A Meandering Brook Tells a Murky Parable of Intolerance

The theater Peter Brook has created in recent years is a serene place, an open space spread with rugs or mats, with only a few stools or pillows for furniture. It tells its stories at a laconic pace, in an easygoing, peaceable tone. There is sometimes a little tension, but never any violence; the days of Brook's ferocious King Lear and his harrowing Marat/Sadeare long gone. Third-worldish in ambience, anti-intellectual in the mild fun it pokes at academia, gnomic in its moralizing, it suggests a downscale version of those mythic courts, common to the folktales of all cultures, where the proponents of warring religions or philosophies are brought together by a benevolent king to debate the relative merits of their beliefs.

One tends to nod out while reading such tales, and I won't deny having nodded occasionally while watching Tierno Bokar, a fact-based story about rival schools of thought among Muslims in French Africa in the early 20th century. The point at issue is whether the Pearl of Perfection, a prayer recited at daily devotions, should be chanted twelve times or only eleven. The ruling clan supports twelve; a few mystics, teachers revered for piety and wisdom, opt for eleven. The French colonial masters, playing up to the predominant party, pressure and incarcerate the elevensers. Tierno Bokar, a teacher of the latter way, dies serenely in isolation; the community that shunned him comes quickly to regret his loss.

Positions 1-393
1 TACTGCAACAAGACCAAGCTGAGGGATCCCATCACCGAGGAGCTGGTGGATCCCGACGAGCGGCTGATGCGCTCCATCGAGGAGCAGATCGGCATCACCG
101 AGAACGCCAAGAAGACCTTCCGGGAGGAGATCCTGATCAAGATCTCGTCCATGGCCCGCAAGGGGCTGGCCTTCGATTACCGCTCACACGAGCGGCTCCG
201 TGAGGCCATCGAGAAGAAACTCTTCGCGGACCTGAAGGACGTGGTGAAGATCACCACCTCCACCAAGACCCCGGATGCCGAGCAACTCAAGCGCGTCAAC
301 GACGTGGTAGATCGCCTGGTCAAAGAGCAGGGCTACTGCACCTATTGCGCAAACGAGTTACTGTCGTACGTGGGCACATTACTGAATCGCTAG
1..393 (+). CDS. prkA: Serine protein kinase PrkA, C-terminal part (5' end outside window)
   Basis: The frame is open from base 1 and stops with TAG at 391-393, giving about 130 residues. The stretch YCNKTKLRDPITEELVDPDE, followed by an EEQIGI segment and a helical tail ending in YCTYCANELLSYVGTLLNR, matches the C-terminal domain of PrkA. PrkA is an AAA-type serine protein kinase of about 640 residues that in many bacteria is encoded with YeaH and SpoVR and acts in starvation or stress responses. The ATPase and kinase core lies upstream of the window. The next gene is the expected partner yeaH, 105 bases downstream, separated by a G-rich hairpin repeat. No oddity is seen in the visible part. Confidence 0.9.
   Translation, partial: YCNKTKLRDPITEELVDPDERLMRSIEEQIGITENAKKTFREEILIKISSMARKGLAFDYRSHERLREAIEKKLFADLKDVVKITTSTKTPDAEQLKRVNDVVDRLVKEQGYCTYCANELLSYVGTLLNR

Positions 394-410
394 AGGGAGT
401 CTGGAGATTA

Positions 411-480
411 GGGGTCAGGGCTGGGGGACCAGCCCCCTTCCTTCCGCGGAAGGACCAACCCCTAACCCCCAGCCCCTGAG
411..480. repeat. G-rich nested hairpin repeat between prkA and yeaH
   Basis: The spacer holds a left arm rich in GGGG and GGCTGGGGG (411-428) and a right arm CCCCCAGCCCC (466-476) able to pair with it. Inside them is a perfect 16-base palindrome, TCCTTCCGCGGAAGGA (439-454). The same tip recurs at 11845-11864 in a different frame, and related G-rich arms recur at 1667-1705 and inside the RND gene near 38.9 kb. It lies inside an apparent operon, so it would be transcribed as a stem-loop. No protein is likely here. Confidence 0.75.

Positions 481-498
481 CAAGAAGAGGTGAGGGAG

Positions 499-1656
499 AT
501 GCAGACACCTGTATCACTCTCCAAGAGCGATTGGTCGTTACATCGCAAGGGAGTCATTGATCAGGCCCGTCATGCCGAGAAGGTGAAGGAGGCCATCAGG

Djeneba Kone, Sotigui Kouyaté, Hélène Patarot in Tierno Bokar
photo: Pascal Victor/MAXPPP
Djeneba Kone, Sotigui Kouyaté, Hélène Patarot in Tierno Bokar

Details

Tierno Bokar
Text by Marie-Hélène Estienne
Barnard Hall
3009 Broadway
212.239.6200

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Brook traces a winding and digressive path to this story, often lovely to watch in its uninflected way. A lot of reading (of supertitles) is involved; even if you know French, the unfamiliar vocabulary and the appealing chime of African accents make the dialogue tricky to catch. The piece is graceful and sincere. Whether its grace is a sufficient balm for the conflicts that have riven Muslim, Christian, and Jew from one another is a different matter. Those peaceable courts where religion is debated calmly seem very far away; our current world looks more like the asylum at the end of Marat/Sade.

 
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